Sugary desserts went from being the exception (as they still are in many countries outside North America) to the norm. “Sugar producers wanted to develop new markets and needs you didn’t already have,” Ms. Abbot says. “And so they invented the idea that every meal had to be followed by something sweet, and the good wife – what we’d call the ‘domestic goddess’ – if she loved her family, would produce a sugary treat at the end of the meal.”

Sugar is our great shortcut. To calories, to corporate profits, to immediate satisfaction.
Canadian food writer Naomi Duguid

The modern working woman continues to need a huge array of sweets in her culinary repertoire, even if they’re frosted cupcakes and biscotti rather than the cobblers and Jell-O moulds of the sugar-centric Coronation Cookbook produced in 1953 by the ladies of St. Matthew’s Lutheran Church in Kitchener, Ont. Seventy-two of its 108 pages were devoted to sweets in those more innocent days, when the arrival of a new monarch made people think of pie fillings.

We gasp, looking at other generation’s consumption levels, forgetting how much better placed they were at generating the need for sugar’s energy and regulating its flow. In Food that Really Schmecks, journalist Edna Staebler’s 1968 portrait of a Mennonite farm family near Waterloo, Ont., the sweet tooth demands constant attention.

“We were taught we’d be sick if we didn’t eat jam-bread at the front part of every meal,” says matriarch Bevvy Martin.

Lunches and dinners began with bread, butter and jam, and dependably concluded with cooked fruit, cookies or cake, pudding and pie. When Ms. Staebler teased Mrs. Martin about the sheer number of desserts, she replied in her serene Germanic lilt, “Canned peaches are not dessert, they are chust fruit. Pudding is not dessert either, it is only for filling the corners, and cookies and pies are chust natural for anybody to have.”

So it’s possible to be at peace with sugar. Canadian food writer Naomi Duguid describes her initial astonishment at the amount of sugar she saw being spooned out during a recent research trip to Iraqi Kurdistan.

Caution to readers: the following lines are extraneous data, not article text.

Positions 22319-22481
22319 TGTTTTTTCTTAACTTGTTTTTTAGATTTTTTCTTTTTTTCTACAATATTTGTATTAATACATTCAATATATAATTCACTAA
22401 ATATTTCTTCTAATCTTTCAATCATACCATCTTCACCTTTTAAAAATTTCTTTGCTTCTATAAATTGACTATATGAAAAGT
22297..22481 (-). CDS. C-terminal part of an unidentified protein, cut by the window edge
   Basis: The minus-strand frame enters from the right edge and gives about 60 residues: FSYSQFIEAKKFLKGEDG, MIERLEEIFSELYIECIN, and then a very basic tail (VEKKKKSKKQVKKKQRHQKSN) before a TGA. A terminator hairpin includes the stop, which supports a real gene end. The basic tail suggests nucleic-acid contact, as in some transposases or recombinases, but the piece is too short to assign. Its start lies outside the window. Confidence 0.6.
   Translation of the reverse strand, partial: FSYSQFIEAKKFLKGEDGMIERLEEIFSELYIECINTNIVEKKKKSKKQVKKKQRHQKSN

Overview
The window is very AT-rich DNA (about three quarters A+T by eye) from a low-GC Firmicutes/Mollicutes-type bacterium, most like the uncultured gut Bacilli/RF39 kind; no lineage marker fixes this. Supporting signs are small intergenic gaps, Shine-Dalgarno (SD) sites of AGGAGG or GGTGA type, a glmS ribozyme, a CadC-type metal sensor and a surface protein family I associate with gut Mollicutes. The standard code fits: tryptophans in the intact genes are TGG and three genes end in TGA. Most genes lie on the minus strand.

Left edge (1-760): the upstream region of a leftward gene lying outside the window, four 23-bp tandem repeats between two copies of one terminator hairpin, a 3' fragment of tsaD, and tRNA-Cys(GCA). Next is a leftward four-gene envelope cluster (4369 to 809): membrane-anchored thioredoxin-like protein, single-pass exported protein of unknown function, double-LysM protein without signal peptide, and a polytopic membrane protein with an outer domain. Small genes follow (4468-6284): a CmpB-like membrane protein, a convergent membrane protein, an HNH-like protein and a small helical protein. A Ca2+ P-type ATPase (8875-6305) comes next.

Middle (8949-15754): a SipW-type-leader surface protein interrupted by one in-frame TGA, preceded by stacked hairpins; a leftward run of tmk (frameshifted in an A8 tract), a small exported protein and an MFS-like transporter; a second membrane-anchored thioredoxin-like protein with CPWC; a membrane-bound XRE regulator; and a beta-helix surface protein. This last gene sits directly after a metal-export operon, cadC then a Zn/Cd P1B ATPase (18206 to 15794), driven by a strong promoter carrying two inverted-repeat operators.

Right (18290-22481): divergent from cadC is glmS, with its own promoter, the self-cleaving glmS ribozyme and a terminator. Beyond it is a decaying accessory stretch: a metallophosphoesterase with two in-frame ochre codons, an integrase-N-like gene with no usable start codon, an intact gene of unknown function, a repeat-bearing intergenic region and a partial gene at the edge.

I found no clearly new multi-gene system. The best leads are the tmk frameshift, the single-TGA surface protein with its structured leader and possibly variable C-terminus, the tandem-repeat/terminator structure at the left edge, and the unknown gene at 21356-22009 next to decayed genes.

“Everybody has at least two teaspoons of sugar in their tea and drinks two glasses of tea at a sitting and has a tea-drinking episode four times a day. It seems incredible.

But there’s no sugar anywhere else in their diet. They’re not in a money economy, the only food they eat is what they make at home, and the only sugar they eat is what they put in their tea. So, as a result, they look forward to their four-times-a-day hit.”

The fear of sugar

But in a society where the production of food, drinks and snacks is outsourced, large amounts of hidden sugars permeate our ready-made meals from start to finish as sweeteners, preservatives and flavour enhancers. Once a medicine, sugar is now a pervasive dietary placebo.

Our fear of sugar is as much a fear of the unknown – we’ve lost control, and it’s easy to trace our real and imagined nutritional terrors to bigger forces that prey on our appetites and desires.

Someone else must be responsible for our dietary ennui – governments and multinational corporations are the preferred targets of sugar’s modern critics, who know there’s nothing to be gained by blaming the friendly co-worker who shares a daily box of Timbits or the celebrity chef who plies the young and hip with retro scoops of soft-serve ice cream flavoured with sugary cereal milk.

Our awareness of sugar’s ills has been heightened, our anxieties now find their targets, but our sense of pleasure is badly compromised – it all sounds so recognizably modern. “Normally in human history, taste told you what was bad for you by being bitter and inedible,” Prof. Levenstein says. “But now with modern nutritional science, there’s almost a glee in exposing the pleasurable things as bad.”

Brown and white sugar, (Getty Images/iStockphoto)

And yet the remaking of human pleasure has to be brought into the equation before history can put sugar in its place. It’s worth remembering that the rise in the consumption of sugar coincided with the arrival of tea, coffee and chocolate as North American daily essentials – sugar not only sweetened bitterness but universalized tastes that were once local and particular and not for everyone. Coffee and tea breaks humanized the working day, and sugar was a key component in daily acts of collegial self-gratification that were much more than empty or calorific.

Sugar changes our relationship with time – as does alcohol, as does tobacco, those other compromised pleasures. Of course, a treat is no longer a treat when it’s available nonstop, which is omnipresent sugar’s current problem. But in a small carved-out moment of the segmented day, it can reliably promise instant satisfaction.

When the French sociologist Claude Fischler and American psychologist Paul Rozin studied culturally determined attitudes to food, they discovered that Americans prized health above all: When asked to free-associate with the phrase “chocolate cake,” they responded with negatives such as “fattening” and “guilt.” The French, meanwhile, thought of celebrations and happiness. Who are the healthier people in the end?

The idea that sugars are evil and empty and lurking everywhere like homegrown jihadis or communist infiltrators is effectively scary but it doesn’t entirely fit with human history and probably isn’t good for us in the long run. Guilt breeds unhealthy eating and compromises our readily available pleasures. And people won’t become healthier and happier if the anti-sugar message doesn’t fit the bigger issue of their lives – the shortage of time that can be easily, if imperfectly, resolved by the biological imperative of sugar’s quick hit.

“Sugar is our great shortcut,” Ms. Duguid says. “To calories, to corporate profits, to immediate satisfaction.”

It’s always a balance. But just because we’ve got it wrong now doesn’t mean we can’t start to get it right.